The Legend of La Llorona is not a terrifying spectacle of horror, but it does have Danny Trejo, and that may be enough. Directed by Patricia Harris Seeley, with the story by Cameron Larson and the screenplay by Jose Prendes, The Legend of La Llorona follows a family on vacation in Mexico who have to fight to protect their son from the supernatural force after him. Parts of the film may be so bad it is good as there is a lot that inspires laughter because the effects are lackluster, the acting hit-and-miss with weak dialogue, landing this as B horror and not memorable B horror.
Vacation To Save A Family
Before we meet the family, the story takes us back to another family crossing the border, and I initially thought it tied in with another character, but that part ends up dangling unless I missed it. Then we are in the present with our family; Carly and Andrew Candlewood (played by Autumn Reeser and Antonio Cupo respectively) and their son Danny (Nicholas Madrazo) riding in Jorge’s (Danny Trejo) cab. Something is off within the family, but with their stay too, as their host, Veronica (Angélica Lara), is upset they didn’t tell her they were bringing a child.
That should always be a huge red flag in any regard, and that warning can run the gamut from adult content to danger. But of course, the family does not depart. They lost their daughter, and the vacation is for Carly and Andrew especially to come together since their relationship is rocky. Carly’s grief leaves her guilty whenever she smiles or finds enjoyment in spending time with her husband or son. So this vacation’s purpose it to bring them together.
Scream or Laugh At Awful Decisions
All I did was shake my head, wondering why they make the wrong choice time after time, especially Carly. If both you and your son agree there was a creepy woman in the water, why continue your deathcation? There are a few instances that left me wondering about Carly’s decision. After all, if you’re dealing with a spirit, you do not want to leave your child while you go roaming around when it is clear the spirit is after your son. But I do love yelling and having a dialogue with the film I am watching, and The Legend of La Llorona gives ample opportunity for that.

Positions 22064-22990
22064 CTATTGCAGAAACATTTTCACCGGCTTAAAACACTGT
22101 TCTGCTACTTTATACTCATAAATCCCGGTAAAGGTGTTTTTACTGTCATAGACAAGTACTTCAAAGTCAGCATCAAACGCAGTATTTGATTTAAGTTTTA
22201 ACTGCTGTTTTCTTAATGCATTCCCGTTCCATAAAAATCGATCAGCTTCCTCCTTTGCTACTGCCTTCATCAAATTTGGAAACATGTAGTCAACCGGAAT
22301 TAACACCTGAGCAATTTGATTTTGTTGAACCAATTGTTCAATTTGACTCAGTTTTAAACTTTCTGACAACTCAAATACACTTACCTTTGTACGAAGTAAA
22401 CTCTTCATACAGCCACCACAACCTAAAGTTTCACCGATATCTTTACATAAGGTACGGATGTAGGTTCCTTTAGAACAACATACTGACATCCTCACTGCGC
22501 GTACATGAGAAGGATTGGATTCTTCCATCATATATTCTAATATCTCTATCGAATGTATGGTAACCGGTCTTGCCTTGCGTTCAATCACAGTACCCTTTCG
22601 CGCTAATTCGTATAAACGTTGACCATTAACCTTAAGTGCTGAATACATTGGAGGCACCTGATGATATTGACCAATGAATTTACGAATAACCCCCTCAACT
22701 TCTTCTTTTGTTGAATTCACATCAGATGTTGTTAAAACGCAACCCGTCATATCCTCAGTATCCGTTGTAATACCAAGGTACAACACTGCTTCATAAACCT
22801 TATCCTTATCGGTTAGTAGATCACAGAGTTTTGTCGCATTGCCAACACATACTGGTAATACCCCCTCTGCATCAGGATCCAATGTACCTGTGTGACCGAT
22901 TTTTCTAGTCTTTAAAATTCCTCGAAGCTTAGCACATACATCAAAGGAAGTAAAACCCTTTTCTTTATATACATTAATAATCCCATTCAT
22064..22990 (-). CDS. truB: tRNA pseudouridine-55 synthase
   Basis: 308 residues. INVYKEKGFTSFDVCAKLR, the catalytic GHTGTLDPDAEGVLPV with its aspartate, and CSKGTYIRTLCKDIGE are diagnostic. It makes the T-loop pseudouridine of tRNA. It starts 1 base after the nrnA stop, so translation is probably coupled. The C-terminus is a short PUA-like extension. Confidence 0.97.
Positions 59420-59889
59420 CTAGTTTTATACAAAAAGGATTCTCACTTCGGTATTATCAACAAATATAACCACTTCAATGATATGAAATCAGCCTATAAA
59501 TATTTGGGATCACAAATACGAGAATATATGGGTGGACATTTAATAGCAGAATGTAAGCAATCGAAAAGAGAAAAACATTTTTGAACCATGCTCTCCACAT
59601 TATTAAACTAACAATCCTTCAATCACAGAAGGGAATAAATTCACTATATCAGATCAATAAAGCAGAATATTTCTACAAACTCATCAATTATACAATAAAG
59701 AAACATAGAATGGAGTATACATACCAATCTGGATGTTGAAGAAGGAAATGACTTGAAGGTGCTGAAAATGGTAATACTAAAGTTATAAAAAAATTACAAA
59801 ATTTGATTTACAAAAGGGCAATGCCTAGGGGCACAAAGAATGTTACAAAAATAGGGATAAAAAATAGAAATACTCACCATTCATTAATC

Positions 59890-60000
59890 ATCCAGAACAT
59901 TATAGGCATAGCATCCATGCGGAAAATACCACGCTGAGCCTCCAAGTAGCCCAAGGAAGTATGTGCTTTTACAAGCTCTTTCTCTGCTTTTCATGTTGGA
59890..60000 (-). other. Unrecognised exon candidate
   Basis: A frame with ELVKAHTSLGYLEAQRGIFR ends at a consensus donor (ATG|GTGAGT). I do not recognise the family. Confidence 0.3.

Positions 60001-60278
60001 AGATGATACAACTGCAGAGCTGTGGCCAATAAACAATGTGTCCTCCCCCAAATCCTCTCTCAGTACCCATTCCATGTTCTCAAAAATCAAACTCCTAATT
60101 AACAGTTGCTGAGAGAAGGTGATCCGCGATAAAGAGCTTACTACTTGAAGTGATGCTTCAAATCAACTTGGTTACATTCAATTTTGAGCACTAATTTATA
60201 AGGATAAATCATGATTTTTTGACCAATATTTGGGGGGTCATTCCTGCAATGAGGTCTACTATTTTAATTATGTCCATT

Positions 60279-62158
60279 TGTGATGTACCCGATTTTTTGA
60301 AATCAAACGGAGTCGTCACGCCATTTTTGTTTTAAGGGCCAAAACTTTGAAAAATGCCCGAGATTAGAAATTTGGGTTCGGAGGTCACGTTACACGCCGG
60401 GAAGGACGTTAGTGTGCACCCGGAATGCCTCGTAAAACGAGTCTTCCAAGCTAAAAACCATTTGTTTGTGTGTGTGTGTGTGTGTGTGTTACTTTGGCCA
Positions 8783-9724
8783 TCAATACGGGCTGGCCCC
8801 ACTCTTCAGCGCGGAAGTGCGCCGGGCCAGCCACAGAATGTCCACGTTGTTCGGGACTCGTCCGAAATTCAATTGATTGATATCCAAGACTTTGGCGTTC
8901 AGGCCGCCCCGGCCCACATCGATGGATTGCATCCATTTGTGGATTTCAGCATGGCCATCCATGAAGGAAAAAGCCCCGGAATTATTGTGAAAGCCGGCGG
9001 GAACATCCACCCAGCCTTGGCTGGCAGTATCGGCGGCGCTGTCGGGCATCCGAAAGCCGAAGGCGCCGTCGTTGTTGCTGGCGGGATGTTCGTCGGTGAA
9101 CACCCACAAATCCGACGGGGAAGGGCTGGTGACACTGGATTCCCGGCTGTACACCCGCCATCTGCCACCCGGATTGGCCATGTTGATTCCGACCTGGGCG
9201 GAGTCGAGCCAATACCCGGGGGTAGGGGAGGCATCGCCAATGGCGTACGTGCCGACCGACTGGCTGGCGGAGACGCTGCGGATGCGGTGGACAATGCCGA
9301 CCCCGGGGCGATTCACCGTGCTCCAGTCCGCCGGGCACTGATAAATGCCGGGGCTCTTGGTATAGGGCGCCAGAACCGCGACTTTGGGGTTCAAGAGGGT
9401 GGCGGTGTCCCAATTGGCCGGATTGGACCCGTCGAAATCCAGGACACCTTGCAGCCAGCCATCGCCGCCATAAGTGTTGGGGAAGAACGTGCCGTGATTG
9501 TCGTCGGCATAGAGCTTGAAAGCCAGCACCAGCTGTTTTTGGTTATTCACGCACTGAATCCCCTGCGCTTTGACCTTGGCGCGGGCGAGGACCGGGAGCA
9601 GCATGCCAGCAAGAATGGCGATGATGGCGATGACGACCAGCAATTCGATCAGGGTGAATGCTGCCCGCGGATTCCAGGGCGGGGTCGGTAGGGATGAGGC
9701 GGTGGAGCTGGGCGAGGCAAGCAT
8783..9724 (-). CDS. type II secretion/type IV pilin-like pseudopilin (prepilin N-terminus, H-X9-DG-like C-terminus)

The acting is not great, with the dialogue doing a lot of damage. The flashback scenes of the weeping woman are more comical than tragic. It reminds me of soap operas. I loved seeing Danny Trejo, and his character has the balance of seriousness and comedy that The Legend of La Llorona should have focused on more. It does not have the skill to swim in deep horror waters without the dialogue, budget or less is more, though it tries despite this. The dialogue didn’t help. It felt cheesy and cliched at every turn.
Effects So Bad It’s Funny
The special effects are not that good, but it made me laugh quite a bit because it reminded me of a skit where the spirit from The Ring gets beat up by a would-be victim. Patricia Harris Seeley does have an eye for increasing suspense since I was scared at first. The scene in the water creeped me out, and it is a shame they did not go for less is more. When the budget for special effects is not there, that is the better option for a horror film; do not show the monster unless it increases the fear. The Legend of La Llorona is Seeley’s first directorial feature debut, and I would love to see what she can do in the horror genre with a larger budget.
The Legend of La Llorona entertains with how bad it is. Do not expect terror, stellar acting and great dialogue. But if you are a fan of Danny Trejo, you may enjoy this film. But do not go in expecting chills galore. Any chills you get will be from the wintry season and not The Legend of La Llorona. Despite Patricia Harris Seeley’s skill with the camera, the film does not rise out of the ranks of B horror. The film is bad, but it made me laugh at how bad, so I would recommend a view for laughs, preferably with friends.